Lady stormed off. And pastor was right.
Now I will offer the following...
I think we should dress at least somewhat appropriate for mass. The larger question is that who becomes the arbiter for this? A golf shirt and a nice pair of pants is appropriate for men in my opinion,,,a button down shirt is even nicer. But some would say that anything less than a shirt and tie is awful. Women can wear a nice skirt or dress but certainly a nice pair of pants is fine as well. I would say we should think "business casual" while others favor a more formal style. I do sometimes wear jeans, but I don't wear torn jeans or filthy clothes and even that would be inappropriate for some.
Beach attire is usually not appropriate for mass but I would also say that if given the choice of rushing back from the beach to make mass or missing it altogether because of what you're wearing, I'll permit the tank top and flip flops. Otherwise we kind of miss the point.
Lastly, some people claim that some people just can't afford nice clothes and to say something to someone about their attire is elitist. I say simply: Horsefeathers!
Those who can't afford good clothes are almost never the ones who are dressed inappropriately. In fact, they are often the best dressed. When I was In Nicaragua (a developing nation, I might add), it was very important to dress up for church. No bare shoulders for the women, a shirt with a collar for men, shoes, not sneakers or flip flops. It was a matter of respect.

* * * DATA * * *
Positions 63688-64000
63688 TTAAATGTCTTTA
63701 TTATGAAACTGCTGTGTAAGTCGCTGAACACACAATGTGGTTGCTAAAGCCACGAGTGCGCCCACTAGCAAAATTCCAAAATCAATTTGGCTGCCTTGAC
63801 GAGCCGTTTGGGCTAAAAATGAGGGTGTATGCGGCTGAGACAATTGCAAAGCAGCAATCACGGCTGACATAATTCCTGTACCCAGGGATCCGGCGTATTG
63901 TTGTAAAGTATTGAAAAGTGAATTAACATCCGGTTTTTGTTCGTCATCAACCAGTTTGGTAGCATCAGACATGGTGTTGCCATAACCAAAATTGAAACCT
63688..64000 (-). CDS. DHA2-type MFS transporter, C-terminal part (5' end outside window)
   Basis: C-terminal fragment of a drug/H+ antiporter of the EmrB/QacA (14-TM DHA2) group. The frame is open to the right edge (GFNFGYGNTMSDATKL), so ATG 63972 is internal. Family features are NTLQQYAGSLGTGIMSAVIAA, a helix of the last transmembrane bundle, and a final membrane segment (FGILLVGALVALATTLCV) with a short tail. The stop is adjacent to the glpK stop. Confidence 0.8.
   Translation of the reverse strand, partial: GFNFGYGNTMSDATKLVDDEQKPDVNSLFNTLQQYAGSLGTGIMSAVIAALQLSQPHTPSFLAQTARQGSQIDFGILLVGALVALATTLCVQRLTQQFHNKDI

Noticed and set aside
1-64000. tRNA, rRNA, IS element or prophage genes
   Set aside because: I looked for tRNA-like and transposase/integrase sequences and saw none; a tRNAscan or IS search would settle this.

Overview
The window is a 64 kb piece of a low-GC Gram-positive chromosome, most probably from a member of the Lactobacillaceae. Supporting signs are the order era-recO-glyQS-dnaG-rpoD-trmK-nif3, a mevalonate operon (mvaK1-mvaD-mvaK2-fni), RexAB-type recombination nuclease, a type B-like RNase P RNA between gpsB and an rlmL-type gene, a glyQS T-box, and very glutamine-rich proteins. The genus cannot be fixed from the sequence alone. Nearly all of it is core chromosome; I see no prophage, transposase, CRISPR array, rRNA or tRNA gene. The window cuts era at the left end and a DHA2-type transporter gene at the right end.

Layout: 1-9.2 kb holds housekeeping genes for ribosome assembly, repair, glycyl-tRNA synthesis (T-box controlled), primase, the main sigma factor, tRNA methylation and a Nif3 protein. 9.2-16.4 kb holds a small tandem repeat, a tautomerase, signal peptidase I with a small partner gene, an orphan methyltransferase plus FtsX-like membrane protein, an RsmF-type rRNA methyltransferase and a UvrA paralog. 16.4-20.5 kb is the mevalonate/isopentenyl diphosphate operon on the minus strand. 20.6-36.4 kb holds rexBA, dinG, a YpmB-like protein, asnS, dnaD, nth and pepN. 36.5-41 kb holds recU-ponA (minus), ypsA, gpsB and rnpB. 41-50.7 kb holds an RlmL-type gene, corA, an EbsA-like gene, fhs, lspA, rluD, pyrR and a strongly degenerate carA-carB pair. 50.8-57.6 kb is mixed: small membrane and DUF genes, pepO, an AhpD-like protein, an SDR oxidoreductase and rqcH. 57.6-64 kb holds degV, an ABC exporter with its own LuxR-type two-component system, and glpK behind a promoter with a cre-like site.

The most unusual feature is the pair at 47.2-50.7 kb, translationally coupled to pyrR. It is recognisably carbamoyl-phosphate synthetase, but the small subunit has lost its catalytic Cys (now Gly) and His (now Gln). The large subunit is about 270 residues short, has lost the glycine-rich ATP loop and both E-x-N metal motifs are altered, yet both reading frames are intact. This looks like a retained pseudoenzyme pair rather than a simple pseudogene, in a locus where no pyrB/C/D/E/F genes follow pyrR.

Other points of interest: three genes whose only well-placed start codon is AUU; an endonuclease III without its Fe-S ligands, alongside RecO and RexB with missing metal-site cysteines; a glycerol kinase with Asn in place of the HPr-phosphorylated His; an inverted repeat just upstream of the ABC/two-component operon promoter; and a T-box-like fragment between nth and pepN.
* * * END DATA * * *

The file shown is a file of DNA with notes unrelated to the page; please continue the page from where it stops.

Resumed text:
And therein, lies our lesson. This is about respect on all sides. We should respect that this is special time and we should at least make an attempt to look our best or at least not disheveled. I don't think that's asking too much.
But we also need to show some respect to those who come to church, to get to know them on some level before we issue a criticism to them. Would we dare turn away a homeless person who showed up for mass? I doubt it, but we can be a lot more haughty in our judgment with those who we think should know better.
Your humble blogger is Mike Hayes, a well-known expert in the world of young adult ministry (20s and 30s) in the Catholic Church. Mike is the author of Googling God (Paulist, 2007) where he explores both the chaotic world that young people live in and their religious reactions to that world. He also explores the age of instant gratification and how churches can respond to the needs of the young adult age by using technology alongside more traditional ministry methods.
Mike founded the award winning BustedHalo.com® in 2001 and continues to contribute to it as the editor of their catechetical section appropriately named Googling God.
Recently, he left BustedHalo® to focus on more direct ministry with young people at St Joseph University Parish as a Campus Minister for the South Campus at the University at Buffalo.
He has only two loves: his adorable wife, Marion and a nine pound chihuahua named Haze, who still find him amusing enough to let them live in their home.